Baby Driver, directed by Edgar Wright (2017).
Baby (Ansel Elgort) is a melomaniac getaway driver who suffers from tinnitus. He lives with his deaf foster father Joe (CJ Jones) and meets the girl of his dreams (Lily James), but as much as he wants to turn to an honest life once he has paid off his mentor in crime Doc (Kevin Spacey), his godfather won’t let him make this heist the last one.
Much has been said about Wright’s visual style, and his evolution continues with Baby driver. He had already worked with scenes set to significant music, but his latest movie takes it to a whole new level. From the opening sequence, Baby is established as a character for whom life has a soundtrack, and every moment must be set to the right tune. We all like to walk down the street with our headphones on and pretend we’re in a music video, he just takes that as seriously as it’s humanly possible. And so the whole movie is set to an awesome playlist and carefully choreographed, car chases and gunfights included. We hear what Baby hears at all times, including a faint ringing in the rare moments of silence. Colour is used to cue us into the tint and hue in which Baby sees the world at any given time.
It’s a very fun movie to watch. The car chases are frantic and beautiful, completely immersed in the music. I was worried I was bothering the other moviegoers because I was literally dancing in my seat. It makes me very happy that some young directors are instilling new life in the musical genre (I already wrote about Damien Chazelle): this is no West Side Story but there is no denying it’s a musical, in that music is an integral part of the experience, in a new, exciting way.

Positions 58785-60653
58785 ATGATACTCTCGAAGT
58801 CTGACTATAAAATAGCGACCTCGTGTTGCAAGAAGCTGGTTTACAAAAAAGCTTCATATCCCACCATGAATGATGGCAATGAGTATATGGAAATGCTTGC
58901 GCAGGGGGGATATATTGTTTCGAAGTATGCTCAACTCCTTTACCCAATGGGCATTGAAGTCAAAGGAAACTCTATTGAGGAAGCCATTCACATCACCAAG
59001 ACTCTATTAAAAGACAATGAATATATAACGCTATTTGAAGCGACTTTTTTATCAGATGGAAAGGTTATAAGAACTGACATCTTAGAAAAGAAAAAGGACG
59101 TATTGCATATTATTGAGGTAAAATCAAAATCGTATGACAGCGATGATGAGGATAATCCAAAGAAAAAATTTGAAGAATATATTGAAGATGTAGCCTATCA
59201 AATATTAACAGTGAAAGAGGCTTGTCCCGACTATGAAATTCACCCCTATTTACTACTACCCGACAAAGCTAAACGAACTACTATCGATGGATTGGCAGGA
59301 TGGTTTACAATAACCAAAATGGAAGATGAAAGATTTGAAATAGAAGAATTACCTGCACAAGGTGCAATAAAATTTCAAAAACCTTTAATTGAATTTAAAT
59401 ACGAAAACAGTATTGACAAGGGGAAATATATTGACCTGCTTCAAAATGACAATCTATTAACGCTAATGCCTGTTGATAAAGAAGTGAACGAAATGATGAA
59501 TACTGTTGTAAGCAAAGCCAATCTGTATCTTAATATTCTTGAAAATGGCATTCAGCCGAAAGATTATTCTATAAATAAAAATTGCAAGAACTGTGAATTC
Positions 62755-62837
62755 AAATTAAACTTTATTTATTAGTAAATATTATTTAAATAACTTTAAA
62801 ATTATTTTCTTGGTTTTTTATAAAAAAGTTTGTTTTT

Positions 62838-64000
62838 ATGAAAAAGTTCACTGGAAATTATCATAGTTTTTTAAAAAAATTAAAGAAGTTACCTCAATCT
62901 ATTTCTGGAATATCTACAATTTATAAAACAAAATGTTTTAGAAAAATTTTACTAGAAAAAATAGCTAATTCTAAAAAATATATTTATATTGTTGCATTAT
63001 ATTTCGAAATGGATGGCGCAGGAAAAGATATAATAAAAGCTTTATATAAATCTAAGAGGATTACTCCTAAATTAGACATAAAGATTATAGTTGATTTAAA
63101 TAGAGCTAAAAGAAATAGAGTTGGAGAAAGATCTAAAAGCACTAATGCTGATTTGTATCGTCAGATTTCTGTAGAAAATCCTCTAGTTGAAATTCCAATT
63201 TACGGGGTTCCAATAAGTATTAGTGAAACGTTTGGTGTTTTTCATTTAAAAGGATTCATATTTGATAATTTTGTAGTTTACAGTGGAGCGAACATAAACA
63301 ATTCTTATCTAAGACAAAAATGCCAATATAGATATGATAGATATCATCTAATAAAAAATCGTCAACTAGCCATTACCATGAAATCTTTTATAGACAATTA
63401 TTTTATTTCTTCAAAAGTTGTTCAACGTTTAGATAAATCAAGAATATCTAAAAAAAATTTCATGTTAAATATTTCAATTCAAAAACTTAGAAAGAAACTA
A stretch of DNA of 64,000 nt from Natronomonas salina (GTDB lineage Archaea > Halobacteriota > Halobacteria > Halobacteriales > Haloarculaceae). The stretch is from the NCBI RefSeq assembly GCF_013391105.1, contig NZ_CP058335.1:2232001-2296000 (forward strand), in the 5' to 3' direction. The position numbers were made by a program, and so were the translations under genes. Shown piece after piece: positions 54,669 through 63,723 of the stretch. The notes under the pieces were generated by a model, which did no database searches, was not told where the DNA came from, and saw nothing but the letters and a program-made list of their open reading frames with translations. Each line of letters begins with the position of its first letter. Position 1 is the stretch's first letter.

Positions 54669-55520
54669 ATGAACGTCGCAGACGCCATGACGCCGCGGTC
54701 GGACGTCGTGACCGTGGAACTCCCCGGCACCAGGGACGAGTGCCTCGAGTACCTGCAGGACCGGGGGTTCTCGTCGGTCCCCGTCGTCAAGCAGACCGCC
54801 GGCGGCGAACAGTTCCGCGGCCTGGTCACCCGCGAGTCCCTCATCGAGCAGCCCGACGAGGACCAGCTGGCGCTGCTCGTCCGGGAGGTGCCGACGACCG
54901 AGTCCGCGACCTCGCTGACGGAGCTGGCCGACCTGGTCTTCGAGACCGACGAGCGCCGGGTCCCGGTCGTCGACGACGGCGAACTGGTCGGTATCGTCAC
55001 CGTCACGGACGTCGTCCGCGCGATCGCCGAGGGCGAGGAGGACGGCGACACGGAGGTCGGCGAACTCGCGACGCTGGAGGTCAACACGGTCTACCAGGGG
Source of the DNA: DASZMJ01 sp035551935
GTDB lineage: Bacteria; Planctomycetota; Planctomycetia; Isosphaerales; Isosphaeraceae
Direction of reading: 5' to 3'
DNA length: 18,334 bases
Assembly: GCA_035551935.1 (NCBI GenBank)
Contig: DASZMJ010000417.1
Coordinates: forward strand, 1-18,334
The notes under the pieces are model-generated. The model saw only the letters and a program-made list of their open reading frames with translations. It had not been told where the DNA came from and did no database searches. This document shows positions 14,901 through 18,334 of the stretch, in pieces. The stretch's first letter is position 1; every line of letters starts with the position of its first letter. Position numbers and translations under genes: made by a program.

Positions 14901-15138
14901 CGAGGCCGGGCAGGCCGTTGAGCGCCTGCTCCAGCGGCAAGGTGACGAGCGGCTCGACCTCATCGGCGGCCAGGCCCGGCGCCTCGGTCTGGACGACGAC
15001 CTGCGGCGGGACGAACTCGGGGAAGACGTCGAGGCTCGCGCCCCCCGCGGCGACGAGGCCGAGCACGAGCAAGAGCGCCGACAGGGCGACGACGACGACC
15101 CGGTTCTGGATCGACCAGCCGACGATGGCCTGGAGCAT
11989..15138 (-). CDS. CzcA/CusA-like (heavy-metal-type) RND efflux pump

It’s not a parody or a pure comedy like the Cornetto Trilogy but it still has some brilliant comedic moments, such as “you’ve got a tattoo that says ‘hat’” and Samm at the post office, but don’t expect to laugh out loud all the time because that’s not the point.
But wait! There’s more.
The change in tone is also essential to making the movie emotionally compelling and stand out from other, less ambitious movies. This is no Ocean’s Eleven or Now you see me, this is much closer to Bonnie and Clyde, a comparison made in the movie. Baby’s story starts out as optimistic and carefree, but it becomes clearer and clearer that the stakes are too high and there’s not going to be an easy way out, or a way out at all. After Darling’s (Eiza González) death, Buddy (Jon Hamm) is out after Baby and he has nothing to lose. In the very climax, he does something unheard of: he doesn’t take away the girl, he takes music away from Baby.
I might be in a not very romantic (or indeed very Romantic) time of my life, but you know what? Sweethearts come and go, but music is forever. It was truly heartbreaking. I have suffered from tinnitus since 2009 and had a very real fear of going deaf, but I still think anyone can relate to Baby: music is really the love of his life and the very worst thing Buddy could take from him. Besides, killing cops is one thing and killing waitresses caught in the crossfire is a very different one, so this climax is great for being both unexpected and in-character.
I was the last person to leave the cinema last night, after the credits finished rolling and the lights came back on. I couldn’t bring myself to stand up and leave just yet. When I finally could, I took my headphones out of my pocket and played Bellbottoms while I took a long walk home along the seafront. Thank you, Mr. Wright.